Over 20,000 Welsh servicemen and women played an active role in the invasion force on the day, with the South Wales Borderers regiment landing in Normandy as part of the 50th infantry division.

Commenting, the Leader of the Welsh Liberal Democrats Jane Dodds MS said:

Today we remember the thousands of Allied servicemen and women who made the ultimate sacrifice for freedom.

Their resilience and determination against a seemingly unstoppable tyrannical force should serve as a reminder for us all today to continue the fight for liberty and democracy.

As time carries on and events like D-day pass into history, we must always remember the stories of those involved and we must never forget their service and sacrifice.

Temporary NHS staff spend reaches record high under SNP

Scottish Liberal Democrat leader Alex Cole-Hamilton MSP today said NHS staff and patients are paying the price for the SNP’s carelessness after new figures revealed that the Scottish Government is spending more money on temporary NHS staff than ever before.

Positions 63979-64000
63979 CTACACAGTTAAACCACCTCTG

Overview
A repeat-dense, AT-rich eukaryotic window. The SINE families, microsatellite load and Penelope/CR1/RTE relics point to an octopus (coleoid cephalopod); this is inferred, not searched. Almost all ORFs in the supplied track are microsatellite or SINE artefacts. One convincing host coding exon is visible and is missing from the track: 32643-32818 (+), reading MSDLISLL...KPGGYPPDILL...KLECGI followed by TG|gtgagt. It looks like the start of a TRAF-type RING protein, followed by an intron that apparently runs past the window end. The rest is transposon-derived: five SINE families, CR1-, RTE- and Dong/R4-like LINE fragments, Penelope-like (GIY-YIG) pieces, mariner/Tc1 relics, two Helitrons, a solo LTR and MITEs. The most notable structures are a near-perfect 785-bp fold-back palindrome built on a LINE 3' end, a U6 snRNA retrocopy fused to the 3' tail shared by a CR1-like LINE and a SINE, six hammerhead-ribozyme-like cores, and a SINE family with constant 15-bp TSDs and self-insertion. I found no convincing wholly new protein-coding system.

NHS workforce figures show that in 2023/24:

  • £490m was spent on bank and agency nursing and midwifery staff, up from £447.4m the previous year;
  • £129m was spent on locum doctors and dentists – an increase of £10m from 2022/23;
  • Combined, these figures represent a total spend of £619m on temporary staff across the NHS – the highest figure on record.

It comes as Alex Cole-Hamilton and Christine Jardine took to the campaign trail in Edinburgh in a bid to “brush the SNP away”.

Mr Cole-Hamilton said:

These figures show the cost of trying to paper over the cracks created by the SNP’s botched workforce planning.

The complete failure by this SNP-Green government to recruit and retain staff stretches all the way back to Nicola Sturgeon cutting training places and claiming that was ‘sensible’. Now staff and patients are both paying the price for their carelessness.

The SNP have created a false economy that is causing Scotland’s NHS to spend vast sums of money on expensive agency workers.

Scottish Liberal Democrats would completely overhaul the SNP’s failed NHS Recovery Plan to get workforce planning back on track and increase training places in key areas such as mental heath and dentistry. The SNP also need to reverse their opposition to a Burnout Prevention Strategy, otherwise they run the risk of losing many more NHS staff who we desperately need.

Cole-Hamilton: SNP Government must accept failures on M9 crash